Match Day celebration fulfills students’ dreams, with an anniversary twist

As the clock ticked down to 11 a.m. and envelope-opening time, this year’s Match Day celebration included more than the usual excitement of the annual tradition. The event was not only a milestone for the soon-to-graduate members of the UT Southwestern Medical School Class of 2018; it also fell during the same year as UT Southwestern’s 75th anniversary.

In synchrony with medical students nationwide, members of the graduating class opened their Match Day envelopes to learn where they would begin their training as doctors after graduation. Among this year’s 237 fourth-year students who matched, 63 will serve their residencies at UT Southwestern hospitals.

“I could not be prouder of this class,” said Dr. Angela Mihalic, Associate Dean for Student Affairs, and Professor of Pediatrics. “They have worked very hard, have received unparalleled clinical training, and are well prepared for the next phase of their education.”

Here’s how it works: During the exhausting fourth year of medical school, students apply for and are interviewed at a dozen or so residency programs in their chosen specialties. Students and the programs rank each other, and a computer algorithm administered by the National Resident Matching Program determines the highest match.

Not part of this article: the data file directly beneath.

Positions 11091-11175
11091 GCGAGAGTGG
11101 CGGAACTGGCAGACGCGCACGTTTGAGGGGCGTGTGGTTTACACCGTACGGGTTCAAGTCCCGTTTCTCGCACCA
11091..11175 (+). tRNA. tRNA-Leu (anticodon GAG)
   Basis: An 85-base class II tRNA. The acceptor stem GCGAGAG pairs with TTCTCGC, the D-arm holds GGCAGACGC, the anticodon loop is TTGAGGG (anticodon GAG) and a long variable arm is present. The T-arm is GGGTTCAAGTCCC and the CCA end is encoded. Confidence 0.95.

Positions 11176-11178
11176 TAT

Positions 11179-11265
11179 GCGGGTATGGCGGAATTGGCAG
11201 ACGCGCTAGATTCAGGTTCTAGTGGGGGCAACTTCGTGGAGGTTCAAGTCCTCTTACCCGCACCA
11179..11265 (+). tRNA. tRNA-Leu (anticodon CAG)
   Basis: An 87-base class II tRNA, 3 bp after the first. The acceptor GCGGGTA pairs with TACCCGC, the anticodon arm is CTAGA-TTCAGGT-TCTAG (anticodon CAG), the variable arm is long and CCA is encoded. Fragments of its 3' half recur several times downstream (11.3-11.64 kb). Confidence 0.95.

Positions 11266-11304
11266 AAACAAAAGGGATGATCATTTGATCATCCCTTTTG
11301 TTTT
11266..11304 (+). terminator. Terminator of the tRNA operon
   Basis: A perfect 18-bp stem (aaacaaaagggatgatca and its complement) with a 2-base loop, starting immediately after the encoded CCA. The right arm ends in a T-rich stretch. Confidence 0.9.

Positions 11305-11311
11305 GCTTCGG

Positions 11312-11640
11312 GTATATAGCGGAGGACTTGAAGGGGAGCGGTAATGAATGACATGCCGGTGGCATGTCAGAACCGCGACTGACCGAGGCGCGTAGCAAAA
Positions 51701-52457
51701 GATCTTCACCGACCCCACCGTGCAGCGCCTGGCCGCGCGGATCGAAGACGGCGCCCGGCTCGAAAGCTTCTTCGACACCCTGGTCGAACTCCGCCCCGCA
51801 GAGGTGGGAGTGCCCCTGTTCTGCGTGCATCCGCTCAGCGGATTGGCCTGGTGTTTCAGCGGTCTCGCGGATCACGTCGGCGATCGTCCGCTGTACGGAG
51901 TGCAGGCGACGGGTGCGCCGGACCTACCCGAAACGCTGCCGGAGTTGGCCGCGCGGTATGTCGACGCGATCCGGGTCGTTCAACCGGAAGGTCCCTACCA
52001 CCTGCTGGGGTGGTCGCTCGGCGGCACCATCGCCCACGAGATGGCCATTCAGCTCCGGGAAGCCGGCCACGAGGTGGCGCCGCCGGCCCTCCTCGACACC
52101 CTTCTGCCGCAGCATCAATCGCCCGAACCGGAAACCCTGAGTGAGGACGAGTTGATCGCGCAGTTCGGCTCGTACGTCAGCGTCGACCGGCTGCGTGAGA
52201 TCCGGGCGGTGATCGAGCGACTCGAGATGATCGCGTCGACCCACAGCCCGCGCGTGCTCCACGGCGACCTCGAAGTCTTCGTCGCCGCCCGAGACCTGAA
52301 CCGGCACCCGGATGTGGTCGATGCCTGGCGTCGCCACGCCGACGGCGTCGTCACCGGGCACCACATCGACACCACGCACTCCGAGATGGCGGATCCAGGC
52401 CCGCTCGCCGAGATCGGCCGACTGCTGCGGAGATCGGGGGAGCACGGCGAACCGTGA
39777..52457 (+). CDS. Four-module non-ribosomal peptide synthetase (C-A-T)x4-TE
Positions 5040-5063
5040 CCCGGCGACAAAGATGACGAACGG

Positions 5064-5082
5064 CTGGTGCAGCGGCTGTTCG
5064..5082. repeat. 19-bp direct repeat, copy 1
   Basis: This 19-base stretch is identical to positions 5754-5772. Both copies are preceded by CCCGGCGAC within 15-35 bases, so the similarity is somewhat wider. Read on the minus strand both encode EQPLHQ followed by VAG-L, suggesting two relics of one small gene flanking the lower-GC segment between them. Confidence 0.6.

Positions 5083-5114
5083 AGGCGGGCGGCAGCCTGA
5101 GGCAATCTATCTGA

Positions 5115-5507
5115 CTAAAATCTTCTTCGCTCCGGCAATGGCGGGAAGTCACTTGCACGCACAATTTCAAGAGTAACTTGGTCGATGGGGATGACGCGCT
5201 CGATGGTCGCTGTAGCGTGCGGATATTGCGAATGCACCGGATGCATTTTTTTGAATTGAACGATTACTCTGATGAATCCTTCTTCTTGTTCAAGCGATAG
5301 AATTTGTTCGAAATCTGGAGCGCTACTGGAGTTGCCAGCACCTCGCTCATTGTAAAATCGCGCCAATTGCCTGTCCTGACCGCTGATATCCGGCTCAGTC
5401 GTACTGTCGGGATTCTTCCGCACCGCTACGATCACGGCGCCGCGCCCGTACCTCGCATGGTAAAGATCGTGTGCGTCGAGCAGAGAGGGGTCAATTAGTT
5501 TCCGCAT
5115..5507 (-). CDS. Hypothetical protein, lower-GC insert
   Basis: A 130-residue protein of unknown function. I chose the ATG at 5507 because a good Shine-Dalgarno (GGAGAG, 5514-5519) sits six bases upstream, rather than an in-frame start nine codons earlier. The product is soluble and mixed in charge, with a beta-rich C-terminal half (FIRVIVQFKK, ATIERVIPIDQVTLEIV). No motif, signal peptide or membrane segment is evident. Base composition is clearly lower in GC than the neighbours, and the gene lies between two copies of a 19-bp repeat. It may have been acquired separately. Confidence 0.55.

The Class of 2018’s top residency specialties were Internal Medicine, Pediatrics, Family Medicine, Obstetrics and Gynecology, and Emergency Medicine. Other highly sought-after areas were Psychiatry, Anesthesiology, Orthopaedics, and Ophthalmology. 

“Whether through patient advocacy and health promotion as a primary care physician or through state-of-the-art lifesaving interventions, our students will soon touch the lives of countless patients across the country and improve their health and well-being,” said Dr. Mihalic. “It has been an absolute privilege to get to know them and play a small role in their medical education.”

Every student has a unique story. Here are a few:

Salman Banani

Back in 2012, Mr. Banani watched medical student colleagues open their envelopes. At the time, he was a Medical Scientist Training Program candidate working on his doctorate in Biophysics at UT Southwestern, so he simply enjoyed the day and anticipated great things to come.

This year, he was part of the action. Mr. Banani matched in Pathology at Harvard-affiliated Brigham & Women’s Hospital. In all, he will leave for Boston with both Ph.D. and medical degrees.